This article first appeared in BTS Issue 2.

The Palladio Studio is a Term 8 sustainable design option studio led by Rene Tan, co-founder of RT+Q Architects. The studio aims to study the relevance of Palladian architecture in our modern context and apply the values of scale, proportion and hierarchy to meet the needs and challenges of architecture.

By Rebekah Low, Senior
Architecture and Sustainable Design

My travel and studio mates
Venice at dusk from the Rialto Bridge

As I look through the photos from the recent studio trip to Italy, it brings back great moments of being in the city of Venice – learning about the great Renaissance architect Andrea Palladio (1508 – 1580), experiencing his architecture, and being inspired by the different places I have visited. The Palladio studio is one of the most interesting option studios I have taken. To be studying Palladian architecture taught by a classically trained architect, one can only wonder, how will it be relevant to architecture today?

Palladio’s Villa Malcontenta
Dunomo di Milano

That question never left the back of my mind even as I boarded my 15-hour flight and began my journey in Venice, our first stop in Italy. As cliché as it sounds, I fell in love with Venice the moment I arrived. Quaint cafes by the seaside, houses of reds, yellows and pinks against clear blue skies and the occasional gondolas passing by on the still water. It
was beautiful as people would have you believe. Palladio’s churches in the Venetian skyline is an image that will always remind me of how architecture can be majestic yet simple and unadulterated. Palladio’s II Redentore and San Giorgio Maggiore were my highlights in Venice. Its complexity in negotiating scale and proportions, drawing influence from both Roman and Greek architecture, yet preserving Palladio’s likes for minimalism in his designs were more than enough for me to see how he was such an influential architect in his time. He was able to take references from influences before him, create a style that was representative of him, yet at the same time foresee a movement that preceded him. It was truly an amazing experience being in his architectural creations, learning so much from a man who was from the 15th century and seeing the relevance of his values in my studies.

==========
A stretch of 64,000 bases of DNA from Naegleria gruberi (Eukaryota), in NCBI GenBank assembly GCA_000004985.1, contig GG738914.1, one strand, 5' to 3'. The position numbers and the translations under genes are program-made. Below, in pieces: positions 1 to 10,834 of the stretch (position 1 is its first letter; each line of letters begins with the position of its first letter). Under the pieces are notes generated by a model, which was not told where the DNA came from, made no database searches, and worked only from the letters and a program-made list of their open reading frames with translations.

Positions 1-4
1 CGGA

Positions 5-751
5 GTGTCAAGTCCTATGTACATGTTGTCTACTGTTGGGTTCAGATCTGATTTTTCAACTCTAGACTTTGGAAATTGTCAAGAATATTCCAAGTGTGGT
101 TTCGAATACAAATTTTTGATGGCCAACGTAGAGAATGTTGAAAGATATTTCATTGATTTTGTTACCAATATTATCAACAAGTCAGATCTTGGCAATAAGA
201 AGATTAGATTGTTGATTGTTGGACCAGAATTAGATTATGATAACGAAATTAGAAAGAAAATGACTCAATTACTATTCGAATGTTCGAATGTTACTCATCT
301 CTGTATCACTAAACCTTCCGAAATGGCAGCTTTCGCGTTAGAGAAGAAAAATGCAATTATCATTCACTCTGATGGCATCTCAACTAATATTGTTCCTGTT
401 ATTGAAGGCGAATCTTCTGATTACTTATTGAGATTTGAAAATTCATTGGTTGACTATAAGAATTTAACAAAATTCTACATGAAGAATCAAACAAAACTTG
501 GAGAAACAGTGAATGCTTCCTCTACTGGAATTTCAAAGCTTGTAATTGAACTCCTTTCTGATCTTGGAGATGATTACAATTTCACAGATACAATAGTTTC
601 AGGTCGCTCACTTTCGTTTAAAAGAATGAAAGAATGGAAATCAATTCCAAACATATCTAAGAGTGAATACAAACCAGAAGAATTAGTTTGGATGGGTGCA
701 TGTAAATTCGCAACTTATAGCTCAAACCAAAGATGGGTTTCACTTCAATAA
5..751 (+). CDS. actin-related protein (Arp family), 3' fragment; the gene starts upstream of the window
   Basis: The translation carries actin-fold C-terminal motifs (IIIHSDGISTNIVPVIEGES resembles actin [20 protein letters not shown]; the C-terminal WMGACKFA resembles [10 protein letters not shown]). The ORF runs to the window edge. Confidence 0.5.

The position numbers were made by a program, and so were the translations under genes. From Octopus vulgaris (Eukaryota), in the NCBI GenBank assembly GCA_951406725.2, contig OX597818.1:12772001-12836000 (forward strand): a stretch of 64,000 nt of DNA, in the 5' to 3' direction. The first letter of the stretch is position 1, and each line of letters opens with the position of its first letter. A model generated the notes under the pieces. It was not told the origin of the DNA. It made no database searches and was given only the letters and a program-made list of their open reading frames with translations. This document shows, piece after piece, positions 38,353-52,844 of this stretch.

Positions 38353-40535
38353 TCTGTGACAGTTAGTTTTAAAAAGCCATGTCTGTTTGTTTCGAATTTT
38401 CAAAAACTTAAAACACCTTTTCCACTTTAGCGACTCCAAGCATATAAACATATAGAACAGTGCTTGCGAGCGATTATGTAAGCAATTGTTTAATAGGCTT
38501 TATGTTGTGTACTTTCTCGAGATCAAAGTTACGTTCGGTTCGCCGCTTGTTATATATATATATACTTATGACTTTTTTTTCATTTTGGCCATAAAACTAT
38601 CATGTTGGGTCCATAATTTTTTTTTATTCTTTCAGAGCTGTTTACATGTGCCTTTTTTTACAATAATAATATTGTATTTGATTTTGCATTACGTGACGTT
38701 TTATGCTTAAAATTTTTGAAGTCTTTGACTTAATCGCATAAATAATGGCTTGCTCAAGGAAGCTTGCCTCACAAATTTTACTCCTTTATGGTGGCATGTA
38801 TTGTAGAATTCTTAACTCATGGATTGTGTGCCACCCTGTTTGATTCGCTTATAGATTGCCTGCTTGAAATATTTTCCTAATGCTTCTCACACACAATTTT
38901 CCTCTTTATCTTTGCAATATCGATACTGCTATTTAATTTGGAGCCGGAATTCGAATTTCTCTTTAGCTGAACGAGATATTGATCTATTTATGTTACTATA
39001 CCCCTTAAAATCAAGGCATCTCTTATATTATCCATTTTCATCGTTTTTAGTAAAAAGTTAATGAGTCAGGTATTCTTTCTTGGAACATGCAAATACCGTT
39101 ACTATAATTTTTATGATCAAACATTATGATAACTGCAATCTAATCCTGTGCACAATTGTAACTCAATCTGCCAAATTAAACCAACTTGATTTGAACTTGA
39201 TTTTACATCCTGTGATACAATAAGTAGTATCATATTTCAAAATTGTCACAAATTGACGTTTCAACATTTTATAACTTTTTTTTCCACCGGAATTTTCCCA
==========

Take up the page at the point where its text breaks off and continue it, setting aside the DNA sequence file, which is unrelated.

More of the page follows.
Palladio’s San Giorgio Maggiore

Another memorable moment was when we visited the Basilica Palladiana in Vicenza. We
were so fortunate to be able to enter and enjoy a display of David Chipperfield’s works
exhibited in the Basilica itself. Seeing works and the thought process of one great architect
while in the presence of another’s was a truly defining and inspirational moment for me. As
I continued to explore and visit the works of other great architects, Carla Scarpa, Tadao
Ando, and Rem Koolhaas, I grew a little more and more passionate about my field of study
and about Italy itself. I mean, gelato, pasta and pizzas? Who can resist that Italian charm!

Brion Tomb by Carlo Scarpa
Details in the Brion Tomb

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